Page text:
FIG. 1 is a chart of transmission amplitude against the normalized phase;

FIG. 2 is a block diagram of the present invention; and

FIG. 3 is a chart of output power versus signal fractional error.


The present invention includes an optical modulator system that uses quadratic electro optic interferometry to adjust optical intensity, as described below.

Changing the phrases when mixing of optical modes can give rise to intensity effects. This can occur in MZI, multi-mode interferometer (MMI) or arrayed waveguide gratings (AWG). Here we consider the most popular embodiment, the MZI. The MZI with quadratic electro-optic effect would have an optical transfer function (Or power vs voltage (L-V) curve) given by is Pout=Pin (1+γ cos θ)/2 (FIG. 1) where asymmetry factor γ measures the extinction ratio and the phase difference θ between arms is π V 2 V π 2 π V 2 V π 2 .
In turn, the voltage V can be expressed as a sum of the DC bias and RF drive V=VDC+VRF. Adopting the Taylor approximation of Halemane and Korotky6, we expand the optical power as
P out /P in =c 0 +c 1 V RF +c 2 V RF 2 +c 3 V RF 3+ . . .
where the Taylor expansion coefficients are c k = 1 k ! k P out V k V DC / P in .
In an ideal analog link the first two (DC and linear) terms should dominate. The higher order terms distort the original RF signal by introducing frequency harmonics. a common test for nonlinearity introduces two closely spaced tones VRF(t)=VM (sin ω1t+sin ω2t). If the signal bandwidth is sub octave, we can ignore all the even ordered Taylor products, because filters can block frequencies far from the RF signal. Unfortunately, odd products produce third order intermodulation distortion (IMD3) at 2ω1−ω2, 2ω2−ω1 and fifth order intermodulation (IMD5) at 3ω1−2ω2, 3ω2−2ω1 and so on. These frequencies cannot be filtered out easily. So, in unlinearized modulators, the third order terms would dominate. From substituting the above two tone VRF, we find the IMD3 noise P out ( 3 ) / P in = 3 4 c 3 V M 3 + 25 8 c 5 V M 5 +
From VRF=VM sin ω1t, we obtain the fundamental or signal term P out ( 1 ) / P in = c 1 V M + 3 4 c 3 V M 3 +
The dynamic range, which is a popular measure of linearity, is the signal term divided by the IMD3 term.

For the electro-refractive interferometer, the Taylor coefficients are c 0 = ( 1 + γ cos π V DC 2 V π 2 ) / 2 c 1 = - γπ V DC V π 2 c 3 = γπ ( - V DC V π 4 cos π V DC 3 V π 6 sin π V DC 2 V π 2 ) c 5 = γ π ( 1 2 V DC V π 6 sin π V DC 2 V π 2 + 2 3 V DC 3 V π 8 cos π V DC 2 V π 2 - 2 15 V DC 5 V π 10 sin π V DC 2 V π 2 )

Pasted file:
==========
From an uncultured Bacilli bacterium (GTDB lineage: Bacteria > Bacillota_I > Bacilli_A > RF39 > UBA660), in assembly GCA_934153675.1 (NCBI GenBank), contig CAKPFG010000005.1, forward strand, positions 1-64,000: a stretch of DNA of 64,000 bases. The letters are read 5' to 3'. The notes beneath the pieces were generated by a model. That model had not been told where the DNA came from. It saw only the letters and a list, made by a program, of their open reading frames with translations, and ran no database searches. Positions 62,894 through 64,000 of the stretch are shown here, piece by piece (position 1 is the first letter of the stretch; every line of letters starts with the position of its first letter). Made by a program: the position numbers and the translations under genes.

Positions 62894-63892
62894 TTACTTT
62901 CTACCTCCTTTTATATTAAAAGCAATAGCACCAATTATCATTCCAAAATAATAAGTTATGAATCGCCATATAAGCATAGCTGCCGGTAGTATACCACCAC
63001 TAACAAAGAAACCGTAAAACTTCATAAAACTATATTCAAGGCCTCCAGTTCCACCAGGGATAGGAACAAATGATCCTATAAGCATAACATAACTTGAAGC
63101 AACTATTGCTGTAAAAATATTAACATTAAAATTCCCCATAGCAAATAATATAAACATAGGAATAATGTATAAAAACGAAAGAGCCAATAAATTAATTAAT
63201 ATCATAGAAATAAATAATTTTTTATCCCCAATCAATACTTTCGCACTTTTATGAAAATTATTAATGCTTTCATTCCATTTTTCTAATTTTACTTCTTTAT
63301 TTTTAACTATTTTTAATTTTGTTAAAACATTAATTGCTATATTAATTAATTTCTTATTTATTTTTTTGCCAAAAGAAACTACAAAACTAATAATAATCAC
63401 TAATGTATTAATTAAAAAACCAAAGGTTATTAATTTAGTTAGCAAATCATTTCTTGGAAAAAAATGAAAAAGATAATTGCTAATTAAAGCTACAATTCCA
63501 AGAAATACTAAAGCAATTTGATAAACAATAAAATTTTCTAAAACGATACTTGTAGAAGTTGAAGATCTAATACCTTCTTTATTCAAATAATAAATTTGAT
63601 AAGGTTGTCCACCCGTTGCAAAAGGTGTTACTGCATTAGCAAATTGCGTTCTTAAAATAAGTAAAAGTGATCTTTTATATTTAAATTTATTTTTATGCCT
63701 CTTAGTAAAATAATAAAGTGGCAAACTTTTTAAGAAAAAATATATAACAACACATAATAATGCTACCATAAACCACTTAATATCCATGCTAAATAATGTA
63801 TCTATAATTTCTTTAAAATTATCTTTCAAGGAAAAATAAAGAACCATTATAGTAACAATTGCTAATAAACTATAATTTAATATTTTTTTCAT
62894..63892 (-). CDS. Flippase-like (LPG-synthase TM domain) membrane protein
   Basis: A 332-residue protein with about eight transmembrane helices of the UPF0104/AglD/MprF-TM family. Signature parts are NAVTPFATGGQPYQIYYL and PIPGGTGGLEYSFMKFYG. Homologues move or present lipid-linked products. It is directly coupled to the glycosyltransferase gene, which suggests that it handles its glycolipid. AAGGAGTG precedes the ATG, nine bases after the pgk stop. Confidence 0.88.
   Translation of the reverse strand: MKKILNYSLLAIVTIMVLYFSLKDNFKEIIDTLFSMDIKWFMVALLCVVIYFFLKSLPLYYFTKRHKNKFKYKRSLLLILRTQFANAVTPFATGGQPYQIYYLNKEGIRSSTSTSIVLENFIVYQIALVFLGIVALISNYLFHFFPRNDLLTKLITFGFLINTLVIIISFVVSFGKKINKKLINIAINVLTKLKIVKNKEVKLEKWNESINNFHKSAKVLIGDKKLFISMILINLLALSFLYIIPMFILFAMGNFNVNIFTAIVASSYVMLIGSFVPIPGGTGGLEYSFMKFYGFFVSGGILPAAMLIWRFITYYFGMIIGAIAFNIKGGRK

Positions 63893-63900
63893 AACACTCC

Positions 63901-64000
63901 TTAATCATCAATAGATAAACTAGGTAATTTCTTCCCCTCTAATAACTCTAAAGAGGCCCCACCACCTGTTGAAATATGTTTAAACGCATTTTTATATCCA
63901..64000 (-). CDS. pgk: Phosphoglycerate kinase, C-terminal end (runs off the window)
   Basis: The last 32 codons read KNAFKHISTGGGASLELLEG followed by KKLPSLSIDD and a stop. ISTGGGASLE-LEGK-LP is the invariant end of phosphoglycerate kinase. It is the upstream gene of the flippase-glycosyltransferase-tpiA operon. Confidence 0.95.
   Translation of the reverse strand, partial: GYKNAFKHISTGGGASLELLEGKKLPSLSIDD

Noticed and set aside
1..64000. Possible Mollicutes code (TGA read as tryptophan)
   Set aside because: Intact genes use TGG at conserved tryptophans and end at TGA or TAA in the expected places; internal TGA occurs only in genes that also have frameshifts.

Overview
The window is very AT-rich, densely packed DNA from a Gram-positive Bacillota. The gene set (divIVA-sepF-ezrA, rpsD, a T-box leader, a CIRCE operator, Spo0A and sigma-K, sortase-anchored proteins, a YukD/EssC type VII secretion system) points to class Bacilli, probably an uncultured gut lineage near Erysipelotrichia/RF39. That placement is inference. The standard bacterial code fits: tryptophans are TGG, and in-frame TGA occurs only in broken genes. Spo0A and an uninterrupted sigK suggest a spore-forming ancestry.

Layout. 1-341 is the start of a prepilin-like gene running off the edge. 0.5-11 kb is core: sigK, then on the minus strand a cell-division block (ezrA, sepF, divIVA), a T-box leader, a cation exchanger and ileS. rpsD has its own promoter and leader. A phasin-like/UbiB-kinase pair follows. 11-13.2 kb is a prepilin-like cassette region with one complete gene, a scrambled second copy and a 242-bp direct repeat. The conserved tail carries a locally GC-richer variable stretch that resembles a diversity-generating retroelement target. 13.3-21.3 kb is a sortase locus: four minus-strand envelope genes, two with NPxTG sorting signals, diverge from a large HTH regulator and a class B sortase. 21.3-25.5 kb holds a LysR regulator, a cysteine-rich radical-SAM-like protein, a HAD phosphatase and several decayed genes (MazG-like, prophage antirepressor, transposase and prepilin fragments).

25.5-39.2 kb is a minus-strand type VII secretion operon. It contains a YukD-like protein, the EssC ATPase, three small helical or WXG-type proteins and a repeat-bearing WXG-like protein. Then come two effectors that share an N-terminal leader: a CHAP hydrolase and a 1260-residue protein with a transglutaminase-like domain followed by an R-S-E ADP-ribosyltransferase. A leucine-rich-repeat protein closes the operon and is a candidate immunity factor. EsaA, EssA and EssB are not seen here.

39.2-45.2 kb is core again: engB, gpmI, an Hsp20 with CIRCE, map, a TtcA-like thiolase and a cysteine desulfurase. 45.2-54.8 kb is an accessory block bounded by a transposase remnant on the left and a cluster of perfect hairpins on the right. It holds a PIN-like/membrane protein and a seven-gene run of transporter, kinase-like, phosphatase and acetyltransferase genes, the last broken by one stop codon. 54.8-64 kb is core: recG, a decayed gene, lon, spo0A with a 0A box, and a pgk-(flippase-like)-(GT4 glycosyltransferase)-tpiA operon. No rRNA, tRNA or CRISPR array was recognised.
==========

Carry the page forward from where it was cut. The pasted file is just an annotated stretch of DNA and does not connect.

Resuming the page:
In these expressions, we neglect the losses from electro-absorption and the index changes from Franz-Keldysh. Those effects will not eliminate the IMD3 null. We can null our the VM 3 term of IMD3 by setting c3 to zero of cot π V DC 2 V π 2 = 2 3 V DC 2 V π 2 .
As circled in FIG. 1, this occurs at |VDC|/Vπ=0.6436, 1.1295, 1.4802, 1.7725, etc. The IMD3 ter can be reduced further if we set 3 4 c 3 V M 3 + 25 8 C 5 V M 5 = 0.
The DC bias point depends slightly on the maximum RF drive.

To suppress the third order intermod, one needs set only one parameter, the DC voltage. If this cannot be controlled accurately, there may be some residual IMD3. At a dynamic range of 90 dB Hz2/3 and a fractional bias error of 10−4, the maximum RF drive VM/Vπ is limited to 0.0978 at VDC/Vπ=0.6436, to 0.0842 at VDC/Vπ=1.1295, to 0.0710 at VDC/Vπ=1.4802, and to 0.0614 at VDC/Vπ=1.7725. The optical modulation depth or modulation index is given my m=c1/c0VDc/Vπ. At the nulls the modulation depth is m=28.78%, 86.32%, 22.90%, and 68.68% at VDC/Vπ=0.6436, 1.1295, 1.4802, and 1.7725 respectively. At the nulls, the voltage deviations VM are fairly uniform. Most of the variation in modulation index stems from low biasing the modulator. There the device's insertion loss is high and the average power Poutc0 is low giving a larger m. The modulation depth can be as high as 86.32%. In comparison, the modulation depth at quadrature (half power point) is an order of magnitude smaller m=4.52%.